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Missouri lawmakers debate shorter time limits for welfare recipients

UPDATE at 3:10 p.m.: In order to avoid thousands of Missouri families immediately losing federal welfare benefits, Republican lawmakers say they are willing to allow current enrollees to stay on the program even beyond any new lifetime limits they plan to impose.

“We really want to avoid a cliff effect and instead create a bridge to life beyond welfare,” said Rep. Diane Franklin, a Camdenton Republican.

But if they agree to “grandfather in” current TANF enrolless, Republican Sen. David Sater of Cassville said the lifetime limit could be no higher than three years.

There was no vote taken on the bill Monday, as Sater continues to work on a new version for the conference committee.

Original story....

JEFFERSON CITY — House and Senate negotiators will meet Monday afternoon to iron out differences over legislation that could result in more than 20,000 Missourians losing eligibility to federal welfare benefits — including 15,000 children.

The core of the bill reduces how long families can receive benefits through a federal program known as Temporary Assistance for Needy Families.

Currently, the lifetime limit on benefits is five years. The Senate reduced that to four years. The House cut it even further to two and a half years.

A conference committee will mee at 2 p.m. to work out the differences.

Of the roughly 73,000 Missourians receiving TANF benefits in February, around 22,000 had been on the program longer than two-and-a half years and are subject to the time limit.

Two-thirds of all TANF recipients are children.

In addition to reducing lifetime benefits, the bill also implements stricter work requirements for TANF and food stamps and calls for families to meet with a state social worker in person when they sign up for benefits. Savings from the changes would be redirected to help pay for other safety net programs, such as child care assistance or job training.

The House also added provisions that dedicated 2 percent of TANF funds to alternative to abortion services and awareness programs, as well as 2 percent for healthy marriage and responsible fatherhood promotion.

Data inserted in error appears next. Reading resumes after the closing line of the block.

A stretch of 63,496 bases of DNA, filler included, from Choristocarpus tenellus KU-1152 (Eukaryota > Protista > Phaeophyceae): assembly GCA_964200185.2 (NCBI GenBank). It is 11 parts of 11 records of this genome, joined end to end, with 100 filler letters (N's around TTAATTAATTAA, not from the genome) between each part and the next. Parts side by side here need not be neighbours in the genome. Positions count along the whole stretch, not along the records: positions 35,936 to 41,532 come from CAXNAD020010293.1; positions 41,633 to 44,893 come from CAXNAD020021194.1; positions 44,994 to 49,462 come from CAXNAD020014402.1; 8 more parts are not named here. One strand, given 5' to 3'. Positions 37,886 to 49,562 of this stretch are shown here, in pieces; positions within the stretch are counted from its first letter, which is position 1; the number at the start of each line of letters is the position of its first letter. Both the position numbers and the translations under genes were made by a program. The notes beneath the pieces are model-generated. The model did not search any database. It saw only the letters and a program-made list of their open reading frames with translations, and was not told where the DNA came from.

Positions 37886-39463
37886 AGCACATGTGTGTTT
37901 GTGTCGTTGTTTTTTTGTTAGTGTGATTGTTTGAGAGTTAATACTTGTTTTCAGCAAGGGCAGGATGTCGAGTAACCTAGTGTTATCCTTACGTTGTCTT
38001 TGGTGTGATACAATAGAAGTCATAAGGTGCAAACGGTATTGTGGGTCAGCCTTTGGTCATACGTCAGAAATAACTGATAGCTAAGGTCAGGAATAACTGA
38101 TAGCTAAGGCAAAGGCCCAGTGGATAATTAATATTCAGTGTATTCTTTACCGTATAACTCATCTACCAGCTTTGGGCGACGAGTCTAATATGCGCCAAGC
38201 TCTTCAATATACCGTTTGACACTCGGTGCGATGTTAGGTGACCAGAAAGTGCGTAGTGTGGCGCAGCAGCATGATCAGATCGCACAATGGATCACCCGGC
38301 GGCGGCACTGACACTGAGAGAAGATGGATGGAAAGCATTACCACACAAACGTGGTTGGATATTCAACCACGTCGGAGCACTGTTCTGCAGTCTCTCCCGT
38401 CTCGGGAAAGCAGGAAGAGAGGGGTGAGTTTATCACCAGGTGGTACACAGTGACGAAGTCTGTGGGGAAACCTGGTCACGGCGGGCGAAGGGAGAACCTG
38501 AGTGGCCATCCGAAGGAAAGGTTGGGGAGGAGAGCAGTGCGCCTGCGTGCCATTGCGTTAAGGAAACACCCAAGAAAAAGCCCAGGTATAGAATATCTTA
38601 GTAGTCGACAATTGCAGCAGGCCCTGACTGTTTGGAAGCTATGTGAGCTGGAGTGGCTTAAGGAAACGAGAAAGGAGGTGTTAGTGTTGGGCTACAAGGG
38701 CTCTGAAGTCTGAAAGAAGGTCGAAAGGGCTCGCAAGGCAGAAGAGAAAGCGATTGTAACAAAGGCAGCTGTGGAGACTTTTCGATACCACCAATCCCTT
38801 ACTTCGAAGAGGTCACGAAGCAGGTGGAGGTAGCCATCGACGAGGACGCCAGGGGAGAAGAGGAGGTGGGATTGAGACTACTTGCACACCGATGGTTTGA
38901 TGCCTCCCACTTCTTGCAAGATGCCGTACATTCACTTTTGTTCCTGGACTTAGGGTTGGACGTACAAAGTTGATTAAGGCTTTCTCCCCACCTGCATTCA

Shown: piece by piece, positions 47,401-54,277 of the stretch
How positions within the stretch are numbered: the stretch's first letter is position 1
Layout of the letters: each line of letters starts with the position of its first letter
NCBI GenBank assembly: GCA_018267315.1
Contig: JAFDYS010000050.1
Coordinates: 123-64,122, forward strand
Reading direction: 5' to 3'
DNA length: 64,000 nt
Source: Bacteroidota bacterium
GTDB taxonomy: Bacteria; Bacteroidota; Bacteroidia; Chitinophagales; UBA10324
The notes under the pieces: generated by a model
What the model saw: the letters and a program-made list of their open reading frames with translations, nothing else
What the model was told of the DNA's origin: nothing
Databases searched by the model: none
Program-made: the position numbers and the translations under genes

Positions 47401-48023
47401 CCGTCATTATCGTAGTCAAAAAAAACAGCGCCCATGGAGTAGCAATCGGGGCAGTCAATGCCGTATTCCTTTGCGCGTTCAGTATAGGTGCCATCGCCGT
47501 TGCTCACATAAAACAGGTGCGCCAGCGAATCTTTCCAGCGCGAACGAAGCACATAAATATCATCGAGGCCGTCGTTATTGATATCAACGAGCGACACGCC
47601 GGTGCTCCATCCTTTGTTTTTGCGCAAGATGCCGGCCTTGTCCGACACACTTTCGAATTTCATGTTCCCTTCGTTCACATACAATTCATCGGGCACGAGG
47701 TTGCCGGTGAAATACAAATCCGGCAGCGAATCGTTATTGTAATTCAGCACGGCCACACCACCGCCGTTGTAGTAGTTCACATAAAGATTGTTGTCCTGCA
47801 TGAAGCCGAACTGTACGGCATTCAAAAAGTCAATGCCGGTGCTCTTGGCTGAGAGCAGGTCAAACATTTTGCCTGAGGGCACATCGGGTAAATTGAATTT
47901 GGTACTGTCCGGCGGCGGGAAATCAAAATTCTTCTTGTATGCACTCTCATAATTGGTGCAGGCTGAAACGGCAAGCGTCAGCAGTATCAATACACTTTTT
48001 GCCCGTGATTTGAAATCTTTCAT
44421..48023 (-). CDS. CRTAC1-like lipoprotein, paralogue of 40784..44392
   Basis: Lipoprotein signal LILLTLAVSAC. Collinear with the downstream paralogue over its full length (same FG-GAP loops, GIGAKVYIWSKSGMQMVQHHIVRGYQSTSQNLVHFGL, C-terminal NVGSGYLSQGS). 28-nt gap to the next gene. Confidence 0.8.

“Our goal is to set a path to work, where people are more motivated to go to work than to stay on welfare,” said House Speaker John Diehl, a St. Louis County Republican.

Critics of the legislation, however, say those who reach the lifetime limits typically face significant barriers to employment, such as lack of education, unstable housing or mental and physical health problems.

A 2013 study by the University of Maine found that families kicked off of TANF due to exceeding lifetime benefits in that state experienced increased reliance on food banks, inability to pay utility and other bills as well as overcrowded housing conditions or reliance on homeless shelters.

In addition to the legislation being debated Monday afternoon, the Senate’s version of the budget for social services is $130 million smaller than the version passed in the House.

“The General Assembly should not pass welfare reform at the same time that they pass budget cuts to programs that serve TANF families,” said Jeanette Mott Oxford, executive director of Empower Missouri.

The Missouri income guidelines for benefit recipients haven’t been updated since 1993. A family of three can earn no more than $846 a month in salary to receive $292 a month in benefits.

The average amount of monthly benefits is about $230 per family.

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